Eating and Dementia
Ensuring a nutritious diet for elderly and people living with dementia is actually the least we can do. The importance of healthy eating for our older generation resonated when I accepted an invitation to attend a National Association of Care Catering meeting. My host, a community meals provider chatted his way through the two hour journey to York, expressing his company’s commitment to providing nutritious food, an extensive menu choice and meal delivery within a specific time frame. Finishing with the company’s ‘safe and well’ procedure, the narrative was a wonderful insight into a service which tickled my taste buds and warmed my heart to know that encouraging eating and person centred care took joint place at the top of this company’s list.
Having spent much time discussing meal-time approaches with residential home managers, day centre providers, meal delivery services and frontline carers, the most talked about issue after nutrition, was the difficulty in encouraging people to eat.
Dementia can affect a person’s relationship to food, impacting on their eating habits, meal- times and food choices. Finding the way to the dining room, managing cutlery, loss of appetite or food recognition can create difficulties for some people.
Enriching social care can play a big part in enhancing a person’s well-being. At Happy Days Dementia Workshop, we believe that ‘You can’t care for a person until you care about them ~ and to care about them, you must know who they are.’ Many residential care home managers are keen to show me ‘One-Person-Plan’ template which often don’t include meal-time favourites or absolute food dislikes. Serving food to a person which they dislike eating may cause agitation or unrest. To contradict myself, some people with dementia change preferences away from their known favourites, may not recognise hunger or have a desire to eat. That’s why we’ve created Happy Days Memory Joggers, colourful resources with response areas to record stories, interests and collate food favourites – handy for residents, carers and families to share information.
Meal-times are not only about the delivery of nutritious food, they are about encouraging someone to want to eat and ensuring that they do. If a resident suddenly shows an aversion to eating, we know to check denture fit, medication, illness, signs of anxiety or depression – but it may just be that a person has forgotten about eating or not recognise the food on their plate. Prompting experiences around eating and drinking may also help. Happy Days nostalgic food corridors, creative dining rooms and cafe displays can include vintage style brand images: Birds Custard – Oxo – Marmite: Farmer’s Market range; fresh mouthwatering food images and Market Days; market towns from around the UK.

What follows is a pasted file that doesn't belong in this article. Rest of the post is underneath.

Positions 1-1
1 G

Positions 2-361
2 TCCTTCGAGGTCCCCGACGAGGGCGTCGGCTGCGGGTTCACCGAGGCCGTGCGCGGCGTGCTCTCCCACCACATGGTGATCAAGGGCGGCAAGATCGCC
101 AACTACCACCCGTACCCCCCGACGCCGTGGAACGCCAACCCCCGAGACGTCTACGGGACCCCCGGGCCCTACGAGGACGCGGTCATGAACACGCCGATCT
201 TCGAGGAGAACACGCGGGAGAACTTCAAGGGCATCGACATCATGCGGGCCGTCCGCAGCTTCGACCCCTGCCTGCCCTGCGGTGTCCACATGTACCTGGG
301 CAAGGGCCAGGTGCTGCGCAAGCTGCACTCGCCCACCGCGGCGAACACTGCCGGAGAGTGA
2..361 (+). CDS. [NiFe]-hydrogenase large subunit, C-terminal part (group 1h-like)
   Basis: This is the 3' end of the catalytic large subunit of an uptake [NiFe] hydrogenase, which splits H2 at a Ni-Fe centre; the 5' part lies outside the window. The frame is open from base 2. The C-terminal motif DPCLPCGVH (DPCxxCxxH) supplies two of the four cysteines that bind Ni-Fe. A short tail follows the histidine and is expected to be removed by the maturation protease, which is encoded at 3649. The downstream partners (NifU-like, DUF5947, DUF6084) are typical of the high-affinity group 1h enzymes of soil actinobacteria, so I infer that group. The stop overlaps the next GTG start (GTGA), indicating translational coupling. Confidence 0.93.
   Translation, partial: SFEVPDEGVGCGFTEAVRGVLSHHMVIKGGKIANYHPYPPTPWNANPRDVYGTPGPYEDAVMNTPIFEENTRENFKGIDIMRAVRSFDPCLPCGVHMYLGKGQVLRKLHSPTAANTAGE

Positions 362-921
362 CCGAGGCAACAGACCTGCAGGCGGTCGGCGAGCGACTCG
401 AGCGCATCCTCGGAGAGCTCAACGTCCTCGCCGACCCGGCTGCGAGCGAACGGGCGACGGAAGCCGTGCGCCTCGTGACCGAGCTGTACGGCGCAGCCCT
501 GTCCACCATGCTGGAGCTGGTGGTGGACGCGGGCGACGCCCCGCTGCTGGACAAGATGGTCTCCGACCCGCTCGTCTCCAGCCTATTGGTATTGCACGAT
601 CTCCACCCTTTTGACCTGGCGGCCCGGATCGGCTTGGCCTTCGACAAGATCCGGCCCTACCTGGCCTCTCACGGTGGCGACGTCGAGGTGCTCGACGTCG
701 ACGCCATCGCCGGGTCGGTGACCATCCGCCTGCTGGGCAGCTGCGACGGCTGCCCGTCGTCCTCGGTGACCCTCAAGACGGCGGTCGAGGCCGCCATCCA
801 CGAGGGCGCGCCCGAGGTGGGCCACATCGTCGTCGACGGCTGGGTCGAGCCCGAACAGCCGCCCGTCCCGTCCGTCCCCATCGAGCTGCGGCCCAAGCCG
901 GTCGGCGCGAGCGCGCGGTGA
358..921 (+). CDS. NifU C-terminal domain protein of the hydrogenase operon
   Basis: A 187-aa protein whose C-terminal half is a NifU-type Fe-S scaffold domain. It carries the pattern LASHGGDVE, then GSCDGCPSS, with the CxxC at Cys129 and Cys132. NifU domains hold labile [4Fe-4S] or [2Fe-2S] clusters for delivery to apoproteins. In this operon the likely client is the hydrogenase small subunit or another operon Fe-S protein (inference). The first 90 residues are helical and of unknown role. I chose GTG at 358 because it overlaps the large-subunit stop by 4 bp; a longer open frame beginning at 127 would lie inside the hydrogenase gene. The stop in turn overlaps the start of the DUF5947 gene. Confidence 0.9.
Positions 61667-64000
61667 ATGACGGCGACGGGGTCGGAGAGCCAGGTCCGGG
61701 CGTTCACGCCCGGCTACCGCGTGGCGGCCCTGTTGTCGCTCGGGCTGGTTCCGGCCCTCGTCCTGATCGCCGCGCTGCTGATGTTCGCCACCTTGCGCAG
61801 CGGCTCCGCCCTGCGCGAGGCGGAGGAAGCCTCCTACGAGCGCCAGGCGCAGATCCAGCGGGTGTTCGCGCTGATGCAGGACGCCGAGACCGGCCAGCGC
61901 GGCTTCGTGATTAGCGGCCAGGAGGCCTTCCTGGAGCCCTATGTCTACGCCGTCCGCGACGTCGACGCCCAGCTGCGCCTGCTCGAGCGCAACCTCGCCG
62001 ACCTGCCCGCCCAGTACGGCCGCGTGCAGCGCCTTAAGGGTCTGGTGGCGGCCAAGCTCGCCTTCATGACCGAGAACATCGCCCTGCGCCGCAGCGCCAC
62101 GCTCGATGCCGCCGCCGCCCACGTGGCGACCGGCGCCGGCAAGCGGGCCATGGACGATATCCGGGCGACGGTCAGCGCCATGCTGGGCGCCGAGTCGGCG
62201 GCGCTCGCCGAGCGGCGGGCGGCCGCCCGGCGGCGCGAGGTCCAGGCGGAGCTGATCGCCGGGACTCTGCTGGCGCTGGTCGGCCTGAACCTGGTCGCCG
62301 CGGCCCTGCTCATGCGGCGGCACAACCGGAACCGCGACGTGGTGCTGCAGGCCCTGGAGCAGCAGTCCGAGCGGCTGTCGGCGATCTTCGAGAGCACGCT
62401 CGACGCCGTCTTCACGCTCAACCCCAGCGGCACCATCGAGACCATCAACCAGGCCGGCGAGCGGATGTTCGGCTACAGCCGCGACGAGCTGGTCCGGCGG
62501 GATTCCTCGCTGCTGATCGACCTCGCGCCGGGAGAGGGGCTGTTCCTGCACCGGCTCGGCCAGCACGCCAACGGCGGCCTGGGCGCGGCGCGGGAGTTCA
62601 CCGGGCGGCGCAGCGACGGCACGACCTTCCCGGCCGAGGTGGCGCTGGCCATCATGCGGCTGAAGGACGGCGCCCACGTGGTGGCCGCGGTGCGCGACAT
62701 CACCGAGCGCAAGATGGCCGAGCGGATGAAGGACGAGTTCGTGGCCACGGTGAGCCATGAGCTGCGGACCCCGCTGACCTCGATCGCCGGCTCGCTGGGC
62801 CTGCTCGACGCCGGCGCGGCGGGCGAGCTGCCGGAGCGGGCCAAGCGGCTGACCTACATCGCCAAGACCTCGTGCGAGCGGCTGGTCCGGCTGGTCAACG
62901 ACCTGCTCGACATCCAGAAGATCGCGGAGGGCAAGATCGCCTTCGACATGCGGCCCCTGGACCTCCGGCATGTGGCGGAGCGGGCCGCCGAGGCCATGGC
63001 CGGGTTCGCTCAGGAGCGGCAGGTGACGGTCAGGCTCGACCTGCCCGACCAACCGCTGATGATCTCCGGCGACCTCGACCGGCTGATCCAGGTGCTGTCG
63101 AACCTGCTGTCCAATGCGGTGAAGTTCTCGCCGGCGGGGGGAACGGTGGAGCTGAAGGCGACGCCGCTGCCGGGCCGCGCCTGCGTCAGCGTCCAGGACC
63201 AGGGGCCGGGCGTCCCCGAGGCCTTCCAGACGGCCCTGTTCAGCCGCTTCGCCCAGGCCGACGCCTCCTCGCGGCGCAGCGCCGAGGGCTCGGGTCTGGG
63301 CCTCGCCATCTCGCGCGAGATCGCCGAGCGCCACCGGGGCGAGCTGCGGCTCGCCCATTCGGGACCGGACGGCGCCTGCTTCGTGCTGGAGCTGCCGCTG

People with dementia still have feelings and may respond to visual images linked to the senses; a freshly cut loaf and the smell of newly baked bread might prompt taste buds, preparing the person to eat. The smell of bacon under the grill or cakes baking might do the same. Conversational prompts around the subject of food, eating and food favourites can also help to encourage eating. Baking Day Memory Boxes and food related memory prompts have been designed to help interaction, encourage peoples’ appetites and eating habits for healthy living.
Encouraging abled people to integrate with daily activities is another way to promote the idea of meal-times and eating:
Laying the tables Sharing out cards with menu images to residents before lunch Placing daily menu images at the entrance to the dining area Develop Happy Days nostalgic food corridor, dresser or wall display Use dining, food and drink images in dining areas
Reminder signs – Rehydrate ~ Drink Water
I was pleased to hear about the ‘safe and well’ checks provided by community meal services. Eating alone can be a lonely experience. Linking up with volunteer visiting and befriending organisations may be the way forwards in ensuring these people eat well. Sometimes, just the company of another person is all that is needed to encourage eating and to help initiate conversations around food: ‘Tea Time – Stork Time’ is a nostalgic container, full of food and drink prompts to generate thoughts and conversations around lunch, dinner and hydration.
By making a few creative refinements, we might help to keep mealtimes as enjoyable and stress free as possible.
People may not always remember what you said but they will always remember how you made them feel.
Gillian Hesketh MA
Happy Days ~ Dementia Workshop
Memory Prompts – Nostalgic Rooms – Social Interaction Workshops for Carers www.dementiaworkshop.co.uk